Publishers Weekly
Diehard fans will best appreciate Griffin's slow-moving sixth Honor Bound novel, which picks up where The Honor of Spies (2009), also co-written with son Butterworth, left off in the spring of 1945. Lt. Col. Cletus Frade of the OSS, besides trying to prevent Nazis from fleeing to Argentina, is concerned with the survival of the soon-to-be-disbanded OSS and increasing tension with the U.S.S.R. The action-starved plot takes nearly 100 pages to get underway, and when it does, the drama is sporadic, choppy, and interrupted by lots of macho camaraderie. An intriguing subplot mentioned early on—a rogue Nazi U-boat that escaped Allied detection and is now chugging toward Japan with atomic secrets on board—goes nowhere. Frade, for his part, is his usual pushy, smart-alecky self and most likely destined to be a higher-up in the OSS's successor, the CIA. Techno-thriller fans will relish the detailed descriptions of weapons and aircraft. (Aug.)

Product Details

Recorded Books, LLC
Publication date:
Honor Bound Series , #6

What People are Saying About This

From the Publisher
“W.E.B. Griffin is the best chronicler of the U.S. military ever to put pen to paper—and rates among the best storytellers in any genre.”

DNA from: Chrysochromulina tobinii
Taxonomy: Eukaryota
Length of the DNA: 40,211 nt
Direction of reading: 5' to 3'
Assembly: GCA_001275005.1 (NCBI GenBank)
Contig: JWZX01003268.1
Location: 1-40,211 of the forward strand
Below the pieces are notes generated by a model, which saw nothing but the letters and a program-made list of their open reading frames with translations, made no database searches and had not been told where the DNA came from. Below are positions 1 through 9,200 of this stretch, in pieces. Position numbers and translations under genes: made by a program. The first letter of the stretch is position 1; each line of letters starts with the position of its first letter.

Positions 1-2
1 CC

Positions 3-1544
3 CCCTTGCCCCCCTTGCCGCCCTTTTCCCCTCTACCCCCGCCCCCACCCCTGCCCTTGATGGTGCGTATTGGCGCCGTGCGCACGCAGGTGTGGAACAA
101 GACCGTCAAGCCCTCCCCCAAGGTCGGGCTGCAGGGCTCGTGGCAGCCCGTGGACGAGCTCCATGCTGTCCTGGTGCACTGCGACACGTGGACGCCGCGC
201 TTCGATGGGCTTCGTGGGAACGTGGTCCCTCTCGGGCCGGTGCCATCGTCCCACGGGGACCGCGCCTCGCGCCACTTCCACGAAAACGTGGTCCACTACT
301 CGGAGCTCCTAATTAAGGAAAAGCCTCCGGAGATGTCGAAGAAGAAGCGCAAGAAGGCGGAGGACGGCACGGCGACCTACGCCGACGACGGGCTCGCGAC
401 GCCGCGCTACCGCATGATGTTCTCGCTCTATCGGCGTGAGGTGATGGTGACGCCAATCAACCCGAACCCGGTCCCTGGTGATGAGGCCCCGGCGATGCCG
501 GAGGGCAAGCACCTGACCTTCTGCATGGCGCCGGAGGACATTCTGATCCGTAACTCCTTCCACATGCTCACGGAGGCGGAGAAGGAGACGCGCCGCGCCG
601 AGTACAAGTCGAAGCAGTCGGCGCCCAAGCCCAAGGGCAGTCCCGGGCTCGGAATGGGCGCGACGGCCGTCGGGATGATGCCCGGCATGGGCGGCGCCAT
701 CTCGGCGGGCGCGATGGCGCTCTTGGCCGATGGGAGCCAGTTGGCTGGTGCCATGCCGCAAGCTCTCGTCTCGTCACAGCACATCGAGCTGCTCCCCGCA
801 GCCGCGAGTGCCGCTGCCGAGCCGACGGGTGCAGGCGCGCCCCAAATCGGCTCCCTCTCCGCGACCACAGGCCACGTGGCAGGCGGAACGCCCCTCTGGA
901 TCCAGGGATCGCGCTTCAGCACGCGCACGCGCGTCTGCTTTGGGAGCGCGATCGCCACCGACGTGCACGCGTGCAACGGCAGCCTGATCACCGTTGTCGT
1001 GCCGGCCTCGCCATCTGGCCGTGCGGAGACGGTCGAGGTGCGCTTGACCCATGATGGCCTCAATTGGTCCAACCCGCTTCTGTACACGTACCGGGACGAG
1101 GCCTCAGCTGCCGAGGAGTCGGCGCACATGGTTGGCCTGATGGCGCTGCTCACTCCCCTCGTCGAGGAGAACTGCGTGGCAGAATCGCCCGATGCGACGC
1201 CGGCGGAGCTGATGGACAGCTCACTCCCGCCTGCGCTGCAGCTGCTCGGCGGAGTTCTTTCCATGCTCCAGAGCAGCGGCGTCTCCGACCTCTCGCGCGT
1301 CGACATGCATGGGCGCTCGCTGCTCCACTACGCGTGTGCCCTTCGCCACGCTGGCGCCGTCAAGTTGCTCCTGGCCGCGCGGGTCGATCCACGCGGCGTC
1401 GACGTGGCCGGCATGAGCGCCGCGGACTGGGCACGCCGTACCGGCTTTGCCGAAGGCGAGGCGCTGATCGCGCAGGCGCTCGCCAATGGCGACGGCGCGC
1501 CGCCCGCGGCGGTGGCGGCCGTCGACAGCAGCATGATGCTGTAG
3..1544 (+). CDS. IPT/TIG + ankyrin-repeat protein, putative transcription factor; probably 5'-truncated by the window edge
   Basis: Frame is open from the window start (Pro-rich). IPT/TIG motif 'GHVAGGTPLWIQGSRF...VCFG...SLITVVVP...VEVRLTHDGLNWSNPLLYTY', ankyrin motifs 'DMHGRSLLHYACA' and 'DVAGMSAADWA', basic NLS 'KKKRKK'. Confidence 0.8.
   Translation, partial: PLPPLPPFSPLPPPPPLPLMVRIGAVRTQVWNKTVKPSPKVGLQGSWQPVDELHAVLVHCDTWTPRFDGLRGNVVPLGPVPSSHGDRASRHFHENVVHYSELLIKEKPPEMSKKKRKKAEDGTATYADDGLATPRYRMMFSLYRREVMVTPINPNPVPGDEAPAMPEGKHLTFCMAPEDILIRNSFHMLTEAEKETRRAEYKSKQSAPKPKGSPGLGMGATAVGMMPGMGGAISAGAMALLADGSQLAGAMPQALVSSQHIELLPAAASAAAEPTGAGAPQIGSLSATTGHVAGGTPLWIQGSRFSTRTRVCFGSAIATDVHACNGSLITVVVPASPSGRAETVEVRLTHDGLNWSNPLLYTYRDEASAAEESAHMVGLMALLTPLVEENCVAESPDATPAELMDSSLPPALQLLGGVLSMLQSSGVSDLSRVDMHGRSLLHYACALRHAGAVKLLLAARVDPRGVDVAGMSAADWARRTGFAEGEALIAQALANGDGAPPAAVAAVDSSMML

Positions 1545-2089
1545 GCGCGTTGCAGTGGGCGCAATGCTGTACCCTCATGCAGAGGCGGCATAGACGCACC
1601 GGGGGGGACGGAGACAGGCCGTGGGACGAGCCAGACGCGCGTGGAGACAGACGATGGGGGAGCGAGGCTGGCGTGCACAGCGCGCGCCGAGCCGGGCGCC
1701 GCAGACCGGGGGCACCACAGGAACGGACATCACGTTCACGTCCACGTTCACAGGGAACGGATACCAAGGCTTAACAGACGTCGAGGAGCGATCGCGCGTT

Meet the Author

W.E.B. Griffin is the author of six bestselling series.
William E. Butterworth IV has worked closely with his father for a decade, and is the coauthor of eight previous books with him, most recently The Outlaws and The Spymasters.

Brief Biography

Coppell, Texas
Date of Birth:
November 10, 1929
Place of Birth:
Newark, New Jersey

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Victory and Honor 3.5 out of 5 based on 0 ratings. 91 reviews.
NC4 More than 1 year ago
While I enjoyed every minute of reading this book, at 222 pages, there were not nearly enough minutes. William Butterworth IV seems more interested in cranking out fodder to bring in cash than satisfying his father's loyal reader's craving for history, chivalry and escape. Many times in this book I thought there was so much more to say: Peter takes off to Pomerania to see his people, then nothing more about that trip. Tio Juan's entourage flies to Berlin for clandestine reasons - but what were they? Were these story lines so short because WB4 could think of nothing more to say or was it because what was written was culled by an editor? Having read everything WEB Griffin has written and having recently read Under Fire, Corps Series #9, I am disappointed by what this book lacks in comparison.
Toothgnome More than 1 year ago
I have enjoyed the series by W.E.B. Griffin and have read almost all. I was disappointed in this offering as it: A: Was too short! 220 pages compared to 4-500 pgs of his other books. B: Spent too much time rehashing the previous books and plots. C: Did not develop the main focus of the book; birth of the CIA D: Ended prematurely There seems to a definite degradation of the writing style with the collaboration of his son. Perhaps it would be better to develop the story more rather than rush to get it out!